Ted and Doris demonstrated landings, and then Lily tried. Landing with the power rod wasn’t any easier than landing a biplane; she had to swoop down and almost hit the ground, slow down quickly, aim the rod up so she was in the upright position but hardly moving, and then turn flying off, dropping a very short distance to the ground.
The first time she landed, she judged her speed incorrectly, and actually bounced, then fell and ended on her bottom. Her force-shield protected her, but her dignity was hurt. Ted lightly set down next to her and suggested, “You know what they say about landings — any landing you can walk away from is a good one!” He wore a big smile.
“What makes you think I can still walk?” she yelled back at him. “I don’t know who ‘they’ are, but they sure are stupid! I know the difference between a good landing and a bad one — and that was a bad landing!”
Ted and Doris had no problems landing; the gravity rods had an autopilot built into them, and landing was one of the standard functions. Lily was a little jealous, and this made her work even harder. Before long, not only was she was easily using her manual controls to land, but she also developed a considerable flair for it. She thought her manual landings were a lot more stylish than the boring landings of her instructors.
Lily adjusted her speed to a slow jog, and she and Ted flew down the trail together, ten feet off the ground. Lily had to be careful, because if her arm wavered up or down, up or down she went. She thought there must be some way to set a constant altitude, but they just hadn’t discovered it yet. Well, she would figure it out eventually.
Then Ted led the way off the path and through the woods instead. Even at this low speed, Lily had trouble avoiding bushes and trees. It seemed that every time she swerved around one obstacle, there was another one in her face, and she either smashed through bushes and branches, protected by her shield, or she bounced off, changed directions, and tried again. On the other hand, Ted was moving smoothly and easily avoiding everything in his path.
Her clumsiness made her mad at herself, but she quickly realized that Ted really was a good teacher. She was learning several lessons at the same time — how difficult it was to maneuver when flying with the power rod, even at low speed, how to change directions quickly and accurately, how important it was to plan one’s route ahead of time when flying amidst obstacles, and how effective her force-shield was at protecting her from minor collisions. Surprisingly, she also picked up another lesson, perhaps one Ted hadn’t even intended to teach — even the owner of a power rod would find that there were times when it was better to walk than to fly.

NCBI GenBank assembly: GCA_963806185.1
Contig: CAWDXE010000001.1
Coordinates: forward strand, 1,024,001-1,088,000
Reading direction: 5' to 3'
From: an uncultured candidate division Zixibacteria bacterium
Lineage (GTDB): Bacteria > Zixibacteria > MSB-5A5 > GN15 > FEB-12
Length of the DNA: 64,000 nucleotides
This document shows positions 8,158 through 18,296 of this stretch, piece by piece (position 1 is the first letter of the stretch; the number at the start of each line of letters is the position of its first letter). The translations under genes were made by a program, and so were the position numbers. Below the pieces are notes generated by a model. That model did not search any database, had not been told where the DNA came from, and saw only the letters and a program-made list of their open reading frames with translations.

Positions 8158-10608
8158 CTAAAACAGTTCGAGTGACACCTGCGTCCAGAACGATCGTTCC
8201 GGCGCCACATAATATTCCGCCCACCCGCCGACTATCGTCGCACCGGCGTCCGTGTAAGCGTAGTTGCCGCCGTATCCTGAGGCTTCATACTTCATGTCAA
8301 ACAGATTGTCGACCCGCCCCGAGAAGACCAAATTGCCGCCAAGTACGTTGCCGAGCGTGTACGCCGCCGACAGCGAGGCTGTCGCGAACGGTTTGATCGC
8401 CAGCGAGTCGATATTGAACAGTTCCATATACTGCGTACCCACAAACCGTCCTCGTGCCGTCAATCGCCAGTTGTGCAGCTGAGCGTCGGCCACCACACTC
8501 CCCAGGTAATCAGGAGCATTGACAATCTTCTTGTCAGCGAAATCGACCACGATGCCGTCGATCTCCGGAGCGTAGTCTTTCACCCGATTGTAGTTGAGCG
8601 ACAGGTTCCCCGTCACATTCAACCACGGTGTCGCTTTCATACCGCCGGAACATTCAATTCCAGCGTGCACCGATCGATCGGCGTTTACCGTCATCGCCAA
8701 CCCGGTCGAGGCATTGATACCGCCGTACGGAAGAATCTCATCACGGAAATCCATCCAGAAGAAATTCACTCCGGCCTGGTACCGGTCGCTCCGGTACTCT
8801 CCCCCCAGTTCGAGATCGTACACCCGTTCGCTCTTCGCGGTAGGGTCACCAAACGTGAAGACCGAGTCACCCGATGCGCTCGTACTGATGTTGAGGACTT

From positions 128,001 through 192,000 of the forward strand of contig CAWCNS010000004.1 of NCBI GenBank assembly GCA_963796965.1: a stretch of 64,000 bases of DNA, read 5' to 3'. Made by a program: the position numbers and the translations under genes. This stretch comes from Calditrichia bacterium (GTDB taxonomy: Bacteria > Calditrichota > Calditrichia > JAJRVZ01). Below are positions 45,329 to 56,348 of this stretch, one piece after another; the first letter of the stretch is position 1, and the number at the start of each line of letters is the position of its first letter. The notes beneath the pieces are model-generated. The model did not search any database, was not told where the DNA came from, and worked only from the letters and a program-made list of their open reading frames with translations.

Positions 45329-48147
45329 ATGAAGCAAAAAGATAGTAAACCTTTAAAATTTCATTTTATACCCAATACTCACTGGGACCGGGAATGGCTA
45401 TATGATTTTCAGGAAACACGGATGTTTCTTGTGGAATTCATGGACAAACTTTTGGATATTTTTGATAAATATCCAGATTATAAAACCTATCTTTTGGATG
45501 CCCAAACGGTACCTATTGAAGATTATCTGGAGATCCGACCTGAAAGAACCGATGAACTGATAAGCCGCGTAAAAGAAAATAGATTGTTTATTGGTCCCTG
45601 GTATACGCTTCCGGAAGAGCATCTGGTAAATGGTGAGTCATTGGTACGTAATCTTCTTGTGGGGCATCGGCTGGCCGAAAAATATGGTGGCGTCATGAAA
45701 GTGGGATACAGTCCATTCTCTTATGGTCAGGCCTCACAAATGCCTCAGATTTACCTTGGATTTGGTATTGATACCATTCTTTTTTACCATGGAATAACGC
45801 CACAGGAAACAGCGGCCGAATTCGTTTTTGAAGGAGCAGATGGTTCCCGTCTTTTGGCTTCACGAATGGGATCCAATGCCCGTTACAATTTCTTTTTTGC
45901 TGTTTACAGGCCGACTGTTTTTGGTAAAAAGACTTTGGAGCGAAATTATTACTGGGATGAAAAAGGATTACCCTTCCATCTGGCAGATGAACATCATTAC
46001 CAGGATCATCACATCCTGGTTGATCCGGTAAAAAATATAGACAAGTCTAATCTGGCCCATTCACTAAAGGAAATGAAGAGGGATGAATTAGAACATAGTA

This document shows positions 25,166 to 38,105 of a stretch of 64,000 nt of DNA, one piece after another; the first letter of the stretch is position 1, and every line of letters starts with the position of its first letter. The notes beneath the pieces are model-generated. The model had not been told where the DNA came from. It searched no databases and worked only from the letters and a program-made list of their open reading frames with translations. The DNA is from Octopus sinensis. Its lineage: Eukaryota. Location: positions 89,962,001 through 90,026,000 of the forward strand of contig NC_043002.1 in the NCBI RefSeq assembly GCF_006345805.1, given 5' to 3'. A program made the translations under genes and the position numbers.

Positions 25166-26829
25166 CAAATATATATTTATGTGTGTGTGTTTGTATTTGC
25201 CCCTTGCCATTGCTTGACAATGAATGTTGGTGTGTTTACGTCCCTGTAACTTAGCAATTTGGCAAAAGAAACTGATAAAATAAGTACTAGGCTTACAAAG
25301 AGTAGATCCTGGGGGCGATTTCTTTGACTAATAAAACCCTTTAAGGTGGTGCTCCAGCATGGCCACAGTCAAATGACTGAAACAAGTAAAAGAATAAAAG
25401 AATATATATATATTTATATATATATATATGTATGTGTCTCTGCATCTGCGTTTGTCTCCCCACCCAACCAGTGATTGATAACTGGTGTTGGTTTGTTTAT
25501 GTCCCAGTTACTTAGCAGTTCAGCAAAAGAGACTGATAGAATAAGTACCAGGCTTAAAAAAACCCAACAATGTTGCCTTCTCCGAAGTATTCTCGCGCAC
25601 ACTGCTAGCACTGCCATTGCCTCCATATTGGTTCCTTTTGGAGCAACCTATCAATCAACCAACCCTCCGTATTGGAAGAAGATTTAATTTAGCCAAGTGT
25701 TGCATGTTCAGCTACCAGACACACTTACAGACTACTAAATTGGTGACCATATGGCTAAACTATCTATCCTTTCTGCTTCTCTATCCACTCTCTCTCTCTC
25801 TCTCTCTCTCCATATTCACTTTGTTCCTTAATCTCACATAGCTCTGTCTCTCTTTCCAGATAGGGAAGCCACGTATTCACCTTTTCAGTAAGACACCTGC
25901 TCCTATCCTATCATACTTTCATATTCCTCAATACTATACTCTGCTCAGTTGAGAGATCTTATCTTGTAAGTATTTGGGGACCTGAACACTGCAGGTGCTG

Lily hated not being good at everything she did. This occasionally led her to avoid even trying some things even when she thought they might be fun, and caused her to give her full attention to learning new things when she did decide to try them. Her biplane piloting experience gave her some reference points. In particular, she realized that whenever she tried to turn, she was going to skid sideways through the air, just a little, and once she figured that out, she was actually able to utilize the skid to improve her maneuvers.
By the time they reached the training area, she was managing to not hit anything — not with the same smooth skill and grace that Ted exhibited, but she knew that was coming. She suspected, correctly, that part of Ted’s ease was due to the sophistication of the gravity rod and its controls. Ted had several times commented on how primitive the controls of the power rod were, and he had also commented several times on how mystified he was about the nugget of power metal it used. She realized that she could have had a gravity rod instead of the power rod, but she never regretted her decision for an instant. She felt that she had some legitimate ownership stake in the power rod, while she would always feel as if the gravity rod was just on loan. Besides, as much as she liked and admired Doris, she had no plans to be an imitation Starwoman.
Ted hadn’t been out here since 1946, but someone else evidently had. Some boulders he had expected to see were smashed to dust, and some trees had been uprooted and torn apart, which Ted did not approve of. There were some scorched areas, showing evidence of recent fires, and there was a cave entrance in one of the nearby hills that had not been there before. It must have been Vic Valor, practicing with the powers built into his Valor armor.